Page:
(AOF) – Axa has announced the appointment of Joyce Phillips as General Manager of a new business unit dedicated to customer innovation and new business models, and as a member of the Axa Group Management Committee. This appointment takes effect on May 10. She will report directly to Thomas Buberl, CEO of the insurer. Previously, she was Managing Director of the Private Wealth Division of Australia & New Zealand Banking Group Limited (ANZ).
By federating the group’s initiatives, this new business unit will be tasked with extending the value chain of insurance services thanks to new technologies and the group’s innovation ecosystem. This structure will act on an international scale thanks to dedicated resources such as AXA Partners, Axa Next, Axa Strategic Ventures, Kamet. It will also enable the development of new offers and service proposals in line with Axa’s Ambition 2020 strategy.
With an MBA from New York University’s Stern School of Business and fluent in Japanese, Joyce Phillips has worked in all sectors of banking, financial services and insurance. During her 25-year career, she has held various regional and international positions of responsibility in the United States, Asia and Australia.
AOF – LEARN MORE
The strengths of the value
– Second European insurer and world leader in life insurance and asset management after thirty years of growth based on targeted acquisitions;
– Portfolio divided into four activities: life, savings and retirement products for 58%, property and casualty for 33%, international insurance then asset management;
– Very solid financial position thanks to centralized cash management, which provides the capital necessary to comply with Solvency II rules (solvency ratio of 191% at the end of September 2016);
– Ramp-up of “high-growth” countries on which Axa has focused its investments since 2010: €4.2 billion for Asia where the group is the leader, €0.7 billion for the Mediterranean, Africa and Latin America and €200 million for former Eastern Europe;
– Focus on digital both to increase competitiveness and to diversify distribution networks;
– In the “life” business, dominance of technical products (health, personal protection and unit-linked pensions), with better margins and less affected than pure savings products by the low level of interest rates;
– Demonstrated ability to generate record profits in an unfavorable environment – very low real rates available on the markets;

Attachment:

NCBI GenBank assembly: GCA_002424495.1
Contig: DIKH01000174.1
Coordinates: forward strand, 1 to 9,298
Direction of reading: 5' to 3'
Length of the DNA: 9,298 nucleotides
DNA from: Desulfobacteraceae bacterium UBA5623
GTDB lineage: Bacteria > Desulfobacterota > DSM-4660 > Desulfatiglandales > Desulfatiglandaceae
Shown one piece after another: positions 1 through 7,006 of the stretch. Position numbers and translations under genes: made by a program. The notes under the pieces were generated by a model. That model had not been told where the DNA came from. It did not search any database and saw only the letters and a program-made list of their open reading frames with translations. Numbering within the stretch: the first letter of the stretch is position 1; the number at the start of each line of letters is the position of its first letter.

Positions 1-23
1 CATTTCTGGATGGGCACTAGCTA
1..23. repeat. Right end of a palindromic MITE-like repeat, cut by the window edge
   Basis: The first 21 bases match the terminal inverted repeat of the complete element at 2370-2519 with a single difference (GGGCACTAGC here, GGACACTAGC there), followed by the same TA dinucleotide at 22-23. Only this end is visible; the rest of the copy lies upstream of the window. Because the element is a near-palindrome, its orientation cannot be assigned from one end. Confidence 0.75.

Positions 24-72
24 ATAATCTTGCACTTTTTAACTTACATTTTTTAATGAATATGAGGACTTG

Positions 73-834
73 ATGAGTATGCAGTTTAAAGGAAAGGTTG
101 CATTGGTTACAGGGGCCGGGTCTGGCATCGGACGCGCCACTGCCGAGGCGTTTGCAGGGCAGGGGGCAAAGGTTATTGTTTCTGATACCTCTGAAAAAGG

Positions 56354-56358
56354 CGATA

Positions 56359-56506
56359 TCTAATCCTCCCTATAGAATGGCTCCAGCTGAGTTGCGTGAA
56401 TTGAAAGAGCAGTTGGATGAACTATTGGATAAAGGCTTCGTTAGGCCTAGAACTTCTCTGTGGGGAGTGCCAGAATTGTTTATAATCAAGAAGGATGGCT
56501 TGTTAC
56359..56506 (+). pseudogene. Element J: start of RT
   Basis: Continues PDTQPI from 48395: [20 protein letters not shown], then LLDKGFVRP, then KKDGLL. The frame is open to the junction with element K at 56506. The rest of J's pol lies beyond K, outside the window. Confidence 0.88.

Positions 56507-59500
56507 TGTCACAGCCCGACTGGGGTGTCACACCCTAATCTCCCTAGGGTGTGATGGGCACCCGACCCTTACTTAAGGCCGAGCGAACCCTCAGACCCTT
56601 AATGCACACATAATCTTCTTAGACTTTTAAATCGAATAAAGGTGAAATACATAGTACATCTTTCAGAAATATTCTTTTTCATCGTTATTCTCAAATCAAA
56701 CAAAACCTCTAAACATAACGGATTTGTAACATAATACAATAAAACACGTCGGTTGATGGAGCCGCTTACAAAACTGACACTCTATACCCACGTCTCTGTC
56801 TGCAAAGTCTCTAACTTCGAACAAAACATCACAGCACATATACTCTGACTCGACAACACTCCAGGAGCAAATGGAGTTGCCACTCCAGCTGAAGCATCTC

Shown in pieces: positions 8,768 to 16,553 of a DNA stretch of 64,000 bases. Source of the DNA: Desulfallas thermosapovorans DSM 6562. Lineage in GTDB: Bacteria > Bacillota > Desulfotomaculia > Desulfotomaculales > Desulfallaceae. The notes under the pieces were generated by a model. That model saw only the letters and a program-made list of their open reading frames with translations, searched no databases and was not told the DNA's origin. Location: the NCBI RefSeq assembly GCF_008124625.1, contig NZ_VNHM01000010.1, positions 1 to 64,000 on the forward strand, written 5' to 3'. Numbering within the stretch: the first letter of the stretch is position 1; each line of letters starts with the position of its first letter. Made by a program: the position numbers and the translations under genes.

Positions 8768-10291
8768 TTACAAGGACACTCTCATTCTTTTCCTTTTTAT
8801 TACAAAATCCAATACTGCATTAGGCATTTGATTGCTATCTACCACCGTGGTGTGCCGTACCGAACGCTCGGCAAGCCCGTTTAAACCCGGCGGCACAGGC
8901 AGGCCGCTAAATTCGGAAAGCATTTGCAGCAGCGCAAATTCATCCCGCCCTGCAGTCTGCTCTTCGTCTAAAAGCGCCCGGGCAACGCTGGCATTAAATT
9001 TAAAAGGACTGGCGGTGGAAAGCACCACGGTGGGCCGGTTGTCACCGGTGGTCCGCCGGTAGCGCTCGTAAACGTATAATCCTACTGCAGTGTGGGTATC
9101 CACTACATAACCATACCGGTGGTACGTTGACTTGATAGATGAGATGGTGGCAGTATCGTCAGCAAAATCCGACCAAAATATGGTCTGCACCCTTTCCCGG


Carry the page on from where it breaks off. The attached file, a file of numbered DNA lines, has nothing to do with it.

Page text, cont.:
– Solid governance, with Chairman Henri de Castries handing over the baton in 2016 to the German Thomas Buberl as Chief Executive Officer and Denis Duverne as Non-Executive Chairman;
– Solid financial position rated “2 A” by the rating agencies.
The weak points of the value
– High sensitivity of the capital structure to the vagaries of the financial markets: prolonged low rates, handicapping the service of guaranteed rates and the maintenance of the “life” margin; sharp rise in interest rates;
– Structural decline in the profitability of insurers’ savings products with a margin close to 0 for new contracts;
– Negative impact of attacks and floods on operating profitability;
– Cumbersome GSII regulations on capital requirements;
– Investor mistrust of European financiers.
How to follow the value
– Sensitivity, shared with other insurers, to natural disasters (hurricanes, floods, earthquakes), fires or acts of terrorism;
– Rumors of mergers in the insurance sector, facilitated by the abundance of liquidity from central banks;
– Execution of the Ambition 2020 “Focus and Transform” plan: growth in operating earnings per share of 3% to 7% per year on average, from 28 to 32 billion euros in cumulative free operating cash flow from 2016E to 2020E, profitability common equity (ROE**) between 12% and 14% from 2016 to 2020, Solvency II ratio target range between 170% and 230%, 2.1 billion euros in pre-tax savings by 2020 ;
– Benefits of the launch of Axa Partners, a structure dedicated to international partnerships, and of the global commercial partnership with the Chinese Alibaba;
– Open but non-operable capital, AXA mutuals holding 14.13% of shares (23.82% of voting rights) ahead of employees and agents (6.15%).
Finance – Certification
In an environment of low interest rates, the profitability of European damage insurers is threatened according to Moody’s. The average decline in their profits could amount to between 10% and 20% on average on average over the next three years, based on the prospect of a reduction in the return on their investments of between 10 and 35 basis points per year. one over this period. Nevertheless, damage insurers can play on their rates. Moody’s estimates that most P&C insurers would need to pass rate increases of less than 1% per year (and 0.5% on average). But in France, intense competition and weak economic growth limit the ability of insurers to raise their prices.
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